That earned the Coventry thrower a spot at the Lakeside for the first time and also qualified him for the Grand Slam of Darts, where he pushed Michael Smith and Raymond van Barneveld hard before being blown away from Krzysztof Ratajski.
As for the miracle man tag - well, as recently as November he only went and broke his leg and only just started physio shortly before the New Year.
'Big Dog' has recovered in time to take his place but surely the lack of practice and competition for a month can't be good?
Following his Twitter feed, he's been posting plenty of updates and seems in good spirits but it's such a shame he won't be in full health with a month of painless practice behind him. I would definitely have tipped him up.
I may put a romantic pound of my own money on him anyway for fun at 50/1 but I can't advise anyone to do the same.
Elsewhere in this bottom quarter of the draw there's the dangerous Northern Irishman Kyle McKinstry but a player who will catch many punters' eyes is former PDC World Championship runner-up Andy Hamilton, who is appearing at the Lakeside for the first time since his switch to the BDO.
The Hammer - no relation to me - lost to Adrian Lewis in the 2012 PDC final before reaching the last eight a year later during a great time in his career in which he featured in the Premier League.
Since then he has gradually slid down the rankings and eventually out of the top 64 and losing his PDC Tour card at the end of 2017.
Hamilton opted against Qualifying School 12 months ago, instead deciding to 'go back to basics' on the BDO circuit - although that didn't begin until after a 6-0 thumping to Jermaine Wattimena in the UK Open, where he was competing as a Rileys Amateur qualifier.
Since then, the 51-year-old has done pretty well, reaching the final of both the Welsh Open and the Malta Open as well as quarter-final runs in Wolverhampton and Belgium, which has all helped him rise up to 22 in the world rankings but he still had to come through a last-gasp qualifying event in Bridlington to earn his Lakeside place.
Hamilton is not without a chance at 25/1 as he continues to get his career back on track but if he gets past David Cameron in the preliminary round then he has a tough test right away against stalwart Gary Robson, who is seventh seed after another consistent season.
The 51-year-old, who has reached the quarter-finals here three times before although not since 2011, qualified for the 2018 Grand Slam of Darts, where he won one of his group matches but lost to Michael van Gerwen and Jonny Clayton, while he's reached four finals on the BDO circuit this season and countless quarter-finals, including the World Masters.
I think the top quarter in this bottom half is a toss up between Scott Mitchell and Jim Williams although Wolverhampton Open and Welsh Masters winner Dave Parletti is well fancied in the betting.
I tipped Williams last year at 50/1 each-way so it was somewhat heartbreaking to see him squander a 4-1 lead against Durrant in the quarter-finals.
Since then the Welshman has gone from strength to strength, rising up to three in the world rankings thanks to winning four titles and reaching the latter stages of a whole host of other tournaments, including semi-final runs in the World Masters and Finder Masters.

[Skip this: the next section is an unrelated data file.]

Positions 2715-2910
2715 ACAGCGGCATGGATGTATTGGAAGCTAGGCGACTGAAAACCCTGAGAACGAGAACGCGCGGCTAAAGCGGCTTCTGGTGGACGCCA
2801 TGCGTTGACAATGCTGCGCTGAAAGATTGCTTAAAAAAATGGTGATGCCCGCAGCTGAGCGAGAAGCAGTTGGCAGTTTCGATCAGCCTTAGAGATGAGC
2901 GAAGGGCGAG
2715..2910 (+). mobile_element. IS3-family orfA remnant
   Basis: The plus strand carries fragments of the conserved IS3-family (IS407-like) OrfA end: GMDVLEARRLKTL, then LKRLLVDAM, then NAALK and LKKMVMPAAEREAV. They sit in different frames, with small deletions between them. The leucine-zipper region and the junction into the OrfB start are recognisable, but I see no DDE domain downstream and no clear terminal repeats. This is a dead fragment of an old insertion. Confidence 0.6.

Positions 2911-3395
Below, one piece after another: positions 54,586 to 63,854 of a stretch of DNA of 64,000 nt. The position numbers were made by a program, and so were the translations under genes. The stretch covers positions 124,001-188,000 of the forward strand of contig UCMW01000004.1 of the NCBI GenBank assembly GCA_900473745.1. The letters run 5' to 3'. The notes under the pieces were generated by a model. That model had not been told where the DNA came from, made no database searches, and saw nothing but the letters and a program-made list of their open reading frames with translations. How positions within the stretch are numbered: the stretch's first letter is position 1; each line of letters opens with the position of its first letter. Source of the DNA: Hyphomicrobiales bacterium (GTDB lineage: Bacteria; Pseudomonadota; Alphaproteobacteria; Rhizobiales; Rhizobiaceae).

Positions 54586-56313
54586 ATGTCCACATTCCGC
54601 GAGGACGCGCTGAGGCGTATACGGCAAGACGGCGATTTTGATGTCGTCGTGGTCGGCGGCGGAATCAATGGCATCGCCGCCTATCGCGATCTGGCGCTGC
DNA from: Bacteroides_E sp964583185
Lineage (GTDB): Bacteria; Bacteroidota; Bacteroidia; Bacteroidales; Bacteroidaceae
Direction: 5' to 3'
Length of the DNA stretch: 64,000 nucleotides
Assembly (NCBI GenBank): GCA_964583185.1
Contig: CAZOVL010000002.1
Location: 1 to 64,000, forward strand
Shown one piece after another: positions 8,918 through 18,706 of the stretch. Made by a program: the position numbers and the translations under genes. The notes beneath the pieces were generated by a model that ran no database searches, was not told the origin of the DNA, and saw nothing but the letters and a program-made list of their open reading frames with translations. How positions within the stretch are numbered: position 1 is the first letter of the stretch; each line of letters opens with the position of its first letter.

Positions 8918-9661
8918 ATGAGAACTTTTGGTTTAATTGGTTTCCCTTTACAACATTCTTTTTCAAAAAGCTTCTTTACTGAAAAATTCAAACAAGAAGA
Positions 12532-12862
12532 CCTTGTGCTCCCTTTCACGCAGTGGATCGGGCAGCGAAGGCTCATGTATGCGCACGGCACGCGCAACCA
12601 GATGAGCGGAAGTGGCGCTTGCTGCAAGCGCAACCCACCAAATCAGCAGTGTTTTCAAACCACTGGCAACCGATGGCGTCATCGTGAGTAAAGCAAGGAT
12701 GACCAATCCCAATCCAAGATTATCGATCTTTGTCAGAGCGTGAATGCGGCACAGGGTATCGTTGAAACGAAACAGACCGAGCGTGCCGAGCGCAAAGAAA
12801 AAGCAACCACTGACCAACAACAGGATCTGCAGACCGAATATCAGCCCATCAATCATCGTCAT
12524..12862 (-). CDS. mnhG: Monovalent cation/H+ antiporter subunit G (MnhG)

At the Grand Slam of Darts, where I backed him to get out of the group, he defeated Germany's rising star Max Hopp but suffered a narrow 5-4 defeat to Peter Wright and also lost to Josh Payne.
Mitchell branded his season as 'difficult' on social media recently but maybe that just shows the expectations he puts on himself because he has won five individual titles, albeit none of them being the major ones.
He obviously knows how to win here having lifted the trophy back in 2015 and I can see why he's favourite to progress through the quarter but I reckon Williams is the bet here at 3/1 and worth an each-way punt at 28/1 for the title.
Top half of the draw
- Mark McGeeney (1) v Derk Telnekes
- Martin Philips (16) v Conan Whitehead
- Richard Veenstra (8) v Jim Widmayer or Nigel Heydon
- Scott Waites (9) v Jeffrey van Egdom
- Michael Unterbuchner (5) v Mal Cuming or Justin Thompson
- Wayne Warren (12) v Mark Layton
- Wesley Harms (4) v Tony O’Shea
- Willem Mandigers (13) v Paul Hogan or Wes Newton
In last year's preview I also backed McGeeney at 25/1 so it was obviously galling to see him miss two match darts for the title against Durrant in the final.
Since then the Gladiator's 2018 season has been littered with a string of consistent runs to latter stages of tournaments as well as two recent titles in the Turkish Open and Turkish Masters.
But this year the top seed, who was edged out by Durrant in the Finder Masters semi-finals last month, has a potentially dangerous ride after what should be a straightforward victory over Derk Telnekes.
Welsh legend Martin Phillips, appearing at the Lakeside for the 16th time 27 years after his first ended with a defeat to a certain Phil Taylor, is still an awkward customer having twice reached the semi-finals here back in 2010 and 2011 while in the quarter-finals he could run into Scott Waites.
The two-time champion, who last triumphed here in 2016, enjoyed a great run to the semis last year before being outplayed against Durrant and since then it was a bit of an up and down season.
This isn't anything to be alarmed by because this sums up his recent career. When he's on his game and up for it, he's as good as anyone and fantastic to watch, but then out of the blue he'll hit a sticky patch. This is the stage where he loves to produce his best. He was very good at Lakeside last year, reaching the semi-finals, and this is when he tends to produce his best.